The district attorney's office in Oswego County, New York, has declined to pursue charges against former Gov. Andrew Cuomo — but insisted the decision is "not an exoneration," rather a limitation of the law.
Virginia Limmiatis accused Cuomo of touching her without her consent during a 2017 conservation event in the upstate county, according to a report from New York Attorney General Letitia James last year.
Though Limmiatis' recollection of events was "reliable and reasonable," Oswego County District Attorney Gregory Oakes said Monday there was not sufficient legal basis for charges.
"The current sex offense statutes in New York fail to properly hold offenders accountable and fail to adequately protect victims," Oakes said in a statement. "If justice is to ever be obtained for the countless victims who are sexually abused and harassed in this state each day, the law must be revised and reformed to reflect the lived experiences of victims."
According to the attorney general report, Limmiatis was waiting to meet Cuomo at the 2017 event wearing a shirt with the name of the energy company she worked for written across the chest. When she finally met him, Cuomo allegedly ran his fingers across her chest and read the company's name out as he went.
"The Governor then leaned in, with his face close to Ms. Limmiatis's cheek, and said, 'I'm going to say I see a spider on your shoulder,' before brushing his hand in the area between her shoulder and breasts (and below her collarbone)," the report said.
Limmiatis on Monday thanked the prosecutor's office for their review of her case in a statement, saying that she hadn't reported Cuomo at the time of the incident because of his position of power.
"Cuomo not only touched my chest inappropriately, but whispered in my ear afterwards to make up a patently ridiculous excuse to cover up his behavior," Limmiatis said. "I immediately spoke to multiple people about what Cuomo had done to me, precisely because I was so disturbed and upset by it."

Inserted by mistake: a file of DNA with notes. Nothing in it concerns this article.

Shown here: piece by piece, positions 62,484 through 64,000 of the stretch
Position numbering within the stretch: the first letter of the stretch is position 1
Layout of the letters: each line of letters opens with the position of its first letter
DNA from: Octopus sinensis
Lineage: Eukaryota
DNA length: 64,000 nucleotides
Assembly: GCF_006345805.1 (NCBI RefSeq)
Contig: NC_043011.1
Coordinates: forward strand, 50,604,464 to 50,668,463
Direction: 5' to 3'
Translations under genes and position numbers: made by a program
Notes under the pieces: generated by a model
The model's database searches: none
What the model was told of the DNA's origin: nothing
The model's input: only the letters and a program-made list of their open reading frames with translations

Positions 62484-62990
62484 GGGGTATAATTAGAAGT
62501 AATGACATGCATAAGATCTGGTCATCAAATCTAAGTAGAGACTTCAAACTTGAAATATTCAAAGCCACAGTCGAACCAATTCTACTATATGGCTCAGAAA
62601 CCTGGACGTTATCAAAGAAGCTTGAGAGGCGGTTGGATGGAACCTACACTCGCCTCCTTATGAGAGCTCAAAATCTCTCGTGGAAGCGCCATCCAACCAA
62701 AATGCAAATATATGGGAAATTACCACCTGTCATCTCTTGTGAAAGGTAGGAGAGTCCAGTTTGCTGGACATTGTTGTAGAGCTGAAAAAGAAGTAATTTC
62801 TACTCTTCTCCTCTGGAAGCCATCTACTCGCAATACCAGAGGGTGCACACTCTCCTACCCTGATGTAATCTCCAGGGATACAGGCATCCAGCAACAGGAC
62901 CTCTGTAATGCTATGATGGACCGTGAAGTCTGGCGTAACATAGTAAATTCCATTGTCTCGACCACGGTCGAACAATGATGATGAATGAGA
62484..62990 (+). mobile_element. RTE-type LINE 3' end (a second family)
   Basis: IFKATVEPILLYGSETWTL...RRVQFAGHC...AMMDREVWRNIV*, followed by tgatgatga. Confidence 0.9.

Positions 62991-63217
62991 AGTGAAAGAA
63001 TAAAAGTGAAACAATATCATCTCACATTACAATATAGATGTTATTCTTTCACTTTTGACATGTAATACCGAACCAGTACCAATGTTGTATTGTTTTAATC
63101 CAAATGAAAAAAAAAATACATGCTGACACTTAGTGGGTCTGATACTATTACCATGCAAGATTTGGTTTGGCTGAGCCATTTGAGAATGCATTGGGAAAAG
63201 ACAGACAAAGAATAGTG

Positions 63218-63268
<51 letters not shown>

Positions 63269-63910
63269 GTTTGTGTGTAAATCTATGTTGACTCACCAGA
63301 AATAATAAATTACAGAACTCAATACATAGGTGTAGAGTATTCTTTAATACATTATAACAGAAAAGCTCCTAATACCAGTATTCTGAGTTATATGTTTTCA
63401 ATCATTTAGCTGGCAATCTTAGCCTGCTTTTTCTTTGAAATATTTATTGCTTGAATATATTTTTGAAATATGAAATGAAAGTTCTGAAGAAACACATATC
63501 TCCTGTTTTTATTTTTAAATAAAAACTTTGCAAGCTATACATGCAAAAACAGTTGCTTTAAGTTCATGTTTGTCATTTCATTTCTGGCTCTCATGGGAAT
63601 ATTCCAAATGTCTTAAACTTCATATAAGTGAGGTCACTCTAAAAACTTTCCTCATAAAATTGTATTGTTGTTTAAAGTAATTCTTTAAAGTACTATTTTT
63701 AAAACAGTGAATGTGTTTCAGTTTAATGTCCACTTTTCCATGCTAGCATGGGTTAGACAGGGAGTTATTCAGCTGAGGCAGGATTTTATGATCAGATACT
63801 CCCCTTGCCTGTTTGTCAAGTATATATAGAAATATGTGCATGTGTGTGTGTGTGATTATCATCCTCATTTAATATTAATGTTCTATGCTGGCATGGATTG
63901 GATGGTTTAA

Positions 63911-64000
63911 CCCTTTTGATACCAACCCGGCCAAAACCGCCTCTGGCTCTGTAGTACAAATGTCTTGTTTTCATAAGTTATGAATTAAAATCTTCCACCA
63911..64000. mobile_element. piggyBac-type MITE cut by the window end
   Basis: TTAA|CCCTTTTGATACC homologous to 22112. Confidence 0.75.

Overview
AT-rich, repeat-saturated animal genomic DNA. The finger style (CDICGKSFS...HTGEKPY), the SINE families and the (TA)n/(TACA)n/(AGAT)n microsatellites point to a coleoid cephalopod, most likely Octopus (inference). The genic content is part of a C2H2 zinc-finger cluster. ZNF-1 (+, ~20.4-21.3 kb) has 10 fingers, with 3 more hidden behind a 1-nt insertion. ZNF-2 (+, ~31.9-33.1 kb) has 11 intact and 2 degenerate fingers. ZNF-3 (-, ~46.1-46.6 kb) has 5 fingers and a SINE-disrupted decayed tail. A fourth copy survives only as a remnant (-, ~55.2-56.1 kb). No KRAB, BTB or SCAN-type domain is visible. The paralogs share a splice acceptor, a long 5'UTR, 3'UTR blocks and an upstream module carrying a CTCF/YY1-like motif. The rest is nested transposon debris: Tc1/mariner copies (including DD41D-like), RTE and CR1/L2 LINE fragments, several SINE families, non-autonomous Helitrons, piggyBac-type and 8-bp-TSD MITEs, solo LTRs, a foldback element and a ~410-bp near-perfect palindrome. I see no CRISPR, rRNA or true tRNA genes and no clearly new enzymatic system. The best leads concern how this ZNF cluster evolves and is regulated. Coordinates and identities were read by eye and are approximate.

She added that she was encouraged by the other women who spoke out about their own interactions with Cuomo and was happy the former governor was pushed to step down.
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"So many women suffer in silence and are not supported when they come forward," Limmiatis said.
Cuomo announced his resignation in August, after the state attorney general's investigation found at least 11 credible accusations of harassment against him. The former governor has denied touching anyone inappropriately, but acknowledged that he may have acted in ways that made people feel uncomfortable.
Responding to the Oswego DA's announcement, Cuomo attorney Rita Glavin on Monday said, "Truth and the rule of law prevailed, not politics or mob mentality."
Cuomo spokesman Rich Azzopardi on Monday called the attorney general's report a "fraud" that has not stood up to scrutiny.
"This has always been a political hit job to further the Attorney General's own ambitions, which both reeks of prosecutorial misconduct and has wasted millions of taxpayer dollars," Azzopardi said Monday. "As we've said since the beginning, the truth will come out."
District attorneys in Nassau and Westchester counties similarly declined to pursue charges against Cuomo in the case of two other accusers last year. Both prosecutors in those cases noted that the accounts by the two women were credible, but did not meet statutory requirements of the criminal laws of New York.
A misdemeanor charge of forcible touching was dropped earlier this month by the Albany County District Attorney's Office after prosecutors said they would not be able to meet the burden of proof at trial. The office said that the "complainant in this case cooperative and credible."